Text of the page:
The True Story Of My Transformation

11. November 2022   |   Kosma Zalewski

The True Story Of My Transformation

Seriously, I can’t remember a time when my personality shifted so drastically. When I first arrived in Berlin, I worried that the cultural divide in Europe was too wide for me to make any lasting friends there.
First, I’ll give you a little overview of my life before I go into the reasons for my drastic transformation.
Being raised by farmers instilled in me a healthy skepticism of free borders. As a consequence of globalization and European integration, little farms like mine are in direct competition with large corporations. I was of the opinion that the gap between national cultures was too wide to build something worthwhile in a multiethnic setting. Since I can remember, I’ve had this belief.
I didn’t expect anything to change as a result of this program. To be honest, I signed up for it because I wanted to enhance my language abilities.
When it came time for me to go, I was filled with anxiety. Even I was curious about what would happen if I decided not to go. In my head, I was telling myself that even if they sue me for not showing up, I’ll have a good excuse ready.

My arrival

After arriving at the Happy Hotel in Berlin at 10 p.m., I went to the correct doors and knocked, knocked, knocked. I met my first international person, an Italian lady named Chiara, who kindly pushed open the door for me. Then I got the idea that I would be living in a flat with four other girls.
But, thanks to my tidal wave of extroversion and Tony Bennett’s instruction from „Put on a Happy Face,“ I ended up having a lovely conversation with the Italian woman. We talked about everything, from our favorite foods and movies to our backgrounds and travels. The fact that she didn’t care about the same movies I loved was the first shocking aspect of her to me.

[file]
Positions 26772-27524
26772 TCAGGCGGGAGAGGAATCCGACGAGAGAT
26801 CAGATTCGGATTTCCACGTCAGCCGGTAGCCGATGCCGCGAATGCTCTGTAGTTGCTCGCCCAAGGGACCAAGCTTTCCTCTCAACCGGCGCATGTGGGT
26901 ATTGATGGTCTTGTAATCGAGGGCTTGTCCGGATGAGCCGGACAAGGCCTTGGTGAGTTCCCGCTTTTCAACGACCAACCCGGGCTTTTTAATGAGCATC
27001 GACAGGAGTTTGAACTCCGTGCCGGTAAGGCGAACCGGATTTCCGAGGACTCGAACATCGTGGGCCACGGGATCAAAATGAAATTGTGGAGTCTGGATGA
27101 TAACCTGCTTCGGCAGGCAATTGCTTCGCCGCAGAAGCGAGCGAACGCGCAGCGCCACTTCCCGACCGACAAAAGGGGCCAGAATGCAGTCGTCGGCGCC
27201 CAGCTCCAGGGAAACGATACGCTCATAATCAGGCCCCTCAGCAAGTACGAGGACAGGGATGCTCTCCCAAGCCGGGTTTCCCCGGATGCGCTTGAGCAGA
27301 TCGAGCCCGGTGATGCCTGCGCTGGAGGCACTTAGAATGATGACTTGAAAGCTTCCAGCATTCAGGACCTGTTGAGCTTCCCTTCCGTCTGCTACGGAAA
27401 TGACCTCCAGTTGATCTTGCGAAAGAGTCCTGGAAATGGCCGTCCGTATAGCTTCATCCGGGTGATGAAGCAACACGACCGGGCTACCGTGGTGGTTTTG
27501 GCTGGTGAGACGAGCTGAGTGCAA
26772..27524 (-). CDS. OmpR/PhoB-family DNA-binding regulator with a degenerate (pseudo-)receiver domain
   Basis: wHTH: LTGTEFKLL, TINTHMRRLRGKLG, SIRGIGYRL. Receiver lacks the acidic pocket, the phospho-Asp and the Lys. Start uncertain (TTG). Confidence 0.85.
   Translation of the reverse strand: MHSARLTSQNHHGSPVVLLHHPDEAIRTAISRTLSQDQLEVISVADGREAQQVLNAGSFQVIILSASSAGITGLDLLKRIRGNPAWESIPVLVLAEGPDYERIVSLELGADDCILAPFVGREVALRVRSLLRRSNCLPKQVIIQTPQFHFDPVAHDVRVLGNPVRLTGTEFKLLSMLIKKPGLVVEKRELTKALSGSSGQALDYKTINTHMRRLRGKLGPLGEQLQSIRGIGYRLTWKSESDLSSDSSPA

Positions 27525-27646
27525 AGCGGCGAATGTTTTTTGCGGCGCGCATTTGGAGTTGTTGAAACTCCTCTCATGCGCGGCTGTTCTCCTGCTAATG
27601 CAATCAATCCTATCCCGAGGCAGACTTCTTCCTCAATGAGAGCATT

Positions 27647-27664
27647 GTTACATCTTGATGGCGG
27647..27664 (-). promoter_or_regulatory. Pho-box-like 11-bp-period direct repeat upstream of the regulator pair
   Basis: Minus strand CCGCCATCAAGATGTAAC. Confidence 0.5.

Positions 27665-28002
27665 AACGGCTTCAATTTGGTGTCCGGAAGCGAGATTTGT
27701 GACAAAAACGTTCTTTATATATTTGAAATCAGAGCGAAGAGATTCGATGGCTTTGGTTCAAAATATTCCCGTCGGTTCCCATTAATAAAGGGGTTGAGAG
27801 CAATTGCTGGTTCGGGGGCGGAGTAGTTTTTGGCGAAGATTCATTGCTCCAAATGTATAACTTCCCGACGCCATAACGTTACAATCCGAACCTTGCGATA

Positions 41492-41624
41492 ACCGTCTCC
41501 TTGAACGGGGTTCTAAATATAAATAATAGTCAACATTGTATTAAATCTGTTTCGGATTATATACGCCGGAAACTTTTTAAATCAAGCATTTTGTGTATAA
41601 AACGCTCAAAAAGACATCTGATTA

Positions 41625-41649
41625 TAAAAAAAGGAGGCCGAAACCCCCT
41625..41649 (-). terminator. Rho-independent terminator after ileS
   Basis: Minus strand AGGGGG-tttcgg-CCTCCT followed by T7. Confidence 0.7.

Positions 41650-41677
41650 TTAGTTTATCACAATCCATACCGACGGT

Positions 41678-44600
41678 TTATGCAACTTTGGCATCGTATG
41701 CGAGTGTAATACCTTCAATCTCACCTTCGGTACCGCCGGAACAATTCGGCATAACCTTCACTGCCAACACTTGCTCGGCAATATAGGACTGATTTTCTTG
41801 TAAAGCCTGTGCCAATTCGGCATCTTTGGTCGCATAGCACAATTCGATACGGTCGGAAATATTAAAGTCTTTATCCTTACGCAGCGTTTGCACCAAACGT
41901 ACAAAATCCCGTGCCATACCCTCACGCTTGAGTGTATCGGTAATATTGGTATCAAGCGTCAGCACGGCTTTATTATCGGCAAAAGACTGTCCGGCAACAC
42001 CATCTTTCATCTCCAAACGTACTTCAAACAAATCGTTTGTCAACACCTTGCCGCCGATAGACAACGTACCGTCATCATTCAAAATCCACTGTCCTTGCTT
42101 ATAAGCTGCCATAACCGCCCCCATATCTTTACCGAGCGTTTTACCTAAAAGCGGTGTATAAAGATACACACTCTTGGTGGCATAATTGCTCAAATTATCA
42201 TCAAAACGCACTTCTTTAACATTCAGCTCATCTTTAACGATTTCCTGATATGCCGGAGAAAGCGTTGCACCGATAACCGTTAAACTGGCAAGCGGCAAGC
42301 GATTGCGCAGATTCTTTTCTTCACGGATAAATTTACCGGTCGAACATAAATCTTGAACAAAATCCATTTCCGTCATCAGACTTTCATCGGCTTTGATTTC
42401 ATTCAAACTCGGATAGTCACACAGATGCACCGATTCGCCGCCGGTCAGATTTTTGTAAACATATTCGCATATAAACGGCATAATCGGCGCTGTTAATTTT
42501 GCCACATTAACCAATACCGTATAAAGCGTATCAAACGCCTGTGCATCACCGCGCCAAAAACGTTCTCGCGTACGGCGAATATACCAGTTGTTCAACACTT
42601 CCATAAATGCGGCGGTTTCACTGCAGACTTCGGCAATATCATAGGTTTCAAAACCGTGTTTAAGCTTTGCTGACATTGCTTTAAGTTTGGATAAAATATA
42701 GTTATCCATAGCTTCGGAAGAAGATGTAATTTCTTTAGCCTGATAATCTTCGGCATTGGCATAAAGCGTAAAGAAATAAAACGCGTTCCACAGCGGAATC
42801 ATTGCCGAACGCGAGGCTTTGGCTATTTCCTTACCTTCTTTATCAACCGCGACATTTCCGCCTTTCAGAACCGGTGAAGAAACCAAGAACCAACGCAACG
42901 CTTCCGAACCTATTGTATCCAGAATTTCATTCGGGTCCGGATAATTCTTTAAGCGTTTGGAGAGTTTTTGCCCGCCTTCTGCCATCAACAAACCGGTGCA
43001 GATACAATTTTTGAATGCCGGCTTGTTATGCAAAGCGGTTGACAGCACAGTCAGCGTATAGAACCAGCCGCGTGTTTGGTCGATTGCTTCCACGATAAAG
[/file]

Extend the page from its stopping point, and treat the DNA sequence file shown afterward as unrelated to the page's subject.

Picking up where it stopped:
During the conversation, Pia from Germany, Juliette from France, and Rachel from Spain came into the room.
Before I could finally fall asleep, I had to overcome a challenging mental battle. The first thing I thought was that „everything looks bizarrely nice,“ which was the farthest thing from what I had planned for. What kind of Pole am I if I can have a lovely time with an Italian? If this is true, then it’s possible that language barriers are the most significant factor. Rare.

The temptation of sleep eventually won out, and I woke up the following day to find myself a member of the project.

The program

Throughout the program, we engaged in a number of activities with refugees, whom we referred to as „participants“ so as not to place them in a position of opposition to the team. I thought that was a very progressive and politically correct idea. I realized I needed a dose of cultural shock therapy!
Friendships with individuals from a wide variety of European countries have grown over time.
Having common interests is essential for socializing, in my view. Because of this, I wind up spending the most time on the project working with a Romanian gentleman called David. Our shared enthusiasm for politics and history opened up a variety of potential ventures for us to act on together. We were having fun at a communist bar during our downtime when we came up with a brilliant plan. Moscow vodka opened our eyes to how empty our lives as history geeks really are. We decided to start a history blog, and I can’t remember who proposed it initially. I urged for writing about our shared Eastern European background. David’s endorsement did not take long to come. Now that everything is set in stone, I play the role of „general“ of the political department, and he plays the role of an „ancient man” writing about events before World War II in Europe. I feel like a different person as I sit here in my nerdy room in Poland. I’m a historian as well as a Pole. I am not restricted to forming relationships with people just inside my own country but am open to friendships everywhere in the world. Every interaction with David serves as a gentle reminder that he is just like the rest of us regular Joes back in Poland. Given this insight, I think the world would be a better place if more people were immersed in diverse communities.

This is the link to our evolving project: